If your family business will pass to multiple next generation owners in equal percentages, you can improve and simplify your succession plan by creating a separate class of stock (or LLC ownership units) for each line of descent. This approach has advantages for almost all elements of family business succession planning, including voting rights, board composition, and owner exits.
What is a "class" of stock?
Under state statutes governing corporation stock, the default rule is that a corporation's board of directors can issue only one class of stock. Each share of stock entitles the holder of that share to one vote as a shareholder, and each share carries the same economic rights as every other share, such as the same share of dividends and the same share of proceeds upon liquidation of the corporation.
A corporation's articles of incorporation (a/k/a charter), however, can authorize different classes of shares, meaning shares that carry different voting rights and/or different economic rights. For example, a corporation could have a class of voting shares and a class of non-voting shares. Similarly, a corporation could have a class of shares, like preferred shares, that have economic rights that are different from the corporation's class of common shares.
Similarly, a limited liability company ("LLC") can issue different classes of ownership units with respect to voting rights and economic attributes.
Note, however, that if a corporation has elected to be taxed as an S corporation, it cannot issue classes of shares that have different economic rights, or it will cease to qualify for S corporation tax treatment. This same rule applies to an LLC that has elected to be taxed as an S corporation. Fortunately, the classification technique that I discuss in this blog post does not run afoul of this rule.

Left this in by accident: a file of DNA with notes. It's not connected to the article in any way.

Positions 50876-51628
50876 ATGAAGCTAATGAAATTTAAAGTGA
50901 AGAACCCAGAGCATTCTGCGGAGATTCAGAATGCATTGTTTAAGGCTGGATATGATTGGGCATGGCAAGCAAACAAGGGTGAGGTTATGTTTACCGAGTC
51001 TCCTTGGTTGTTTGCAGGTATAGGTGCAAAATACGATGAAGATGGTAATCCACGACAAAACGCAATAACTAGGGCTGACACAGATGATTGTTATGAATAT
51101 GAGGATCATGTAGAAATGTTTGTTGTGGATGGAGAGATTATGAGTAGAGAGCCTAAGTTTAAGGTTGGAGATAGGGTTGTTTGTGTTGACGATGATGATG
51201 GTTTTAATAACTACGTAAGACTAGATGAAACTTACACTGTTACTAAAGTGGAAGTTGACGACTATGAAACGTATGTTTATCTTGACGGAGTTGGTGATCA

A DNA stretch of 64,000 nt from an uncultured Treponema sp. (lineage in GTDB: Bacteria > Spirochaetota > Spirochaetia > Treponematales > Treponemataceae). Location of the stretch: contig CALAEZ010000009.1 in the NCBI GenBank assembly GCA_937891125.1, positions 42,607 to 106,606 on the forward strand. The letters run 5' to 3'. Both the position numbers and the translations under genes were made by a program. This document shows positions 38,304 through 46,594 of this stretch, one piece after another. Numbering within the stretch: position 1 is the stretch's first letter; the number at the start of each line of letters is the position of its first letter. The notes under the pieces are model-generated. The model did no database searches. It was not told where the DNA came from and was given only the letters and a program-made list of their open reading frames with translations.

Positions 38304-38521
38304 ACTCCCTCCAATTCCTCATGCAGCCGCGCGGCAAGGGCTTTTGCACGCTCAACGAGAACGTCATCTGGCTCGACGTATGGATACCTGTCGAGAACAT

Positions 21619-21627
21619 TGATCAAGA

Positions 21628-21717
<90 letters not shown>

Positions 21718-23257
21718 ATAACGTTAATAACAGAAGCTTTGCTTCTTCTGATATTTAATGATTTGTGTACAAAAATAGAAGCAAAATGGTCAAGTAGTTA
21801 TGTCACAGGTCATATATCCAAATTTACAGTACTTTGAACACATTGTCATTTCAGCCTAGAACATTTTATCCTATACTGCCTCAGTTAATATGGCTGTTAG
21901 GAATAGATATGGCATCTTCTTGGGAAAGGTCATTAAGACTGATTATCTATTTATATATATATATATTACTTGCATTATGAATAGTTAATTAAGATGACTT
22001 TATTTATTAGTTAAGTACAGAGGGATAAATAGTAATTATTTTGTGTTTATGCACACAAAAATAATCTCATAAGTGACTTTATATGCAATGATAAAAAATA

How can stock be classified by lines of descent?
Before you transfer family business stock to your children, you could amend the corporation's articles of incorporation to create a separate class of stock for each of your children, and then you could split the corporation's outstanding stock into shares that fall into each of the new classes.
You could differentiate each class of stock by designating it with a different letter, such as A stock, B stock, C stock, etc. If you wish to more easily associate a class of stock with a particular child's line of descent, you could designate the class of stock using the letter of the child's first name.
For example, old Fyodor Karamazov could have created a class of "D" stock for Dmitri, a class of "I" stock for Ivan, and a class of "A" stock for Alexei. (In this example, we can assume that Fyodor would not have created a class of P stock for Pavel Smerdyakov, a decision that, of course, would have further embittered Smerdyakov toward the old man, with predictably tragic results.)
Each share of stock, regardless of class, would have identical economic rights, including a pro rata share of dividends and a pro rata share of liquidating distributions. Thus, if each child received a different class of stock but the same number of shares, then each child would own an equal percentage of equity in the corporation.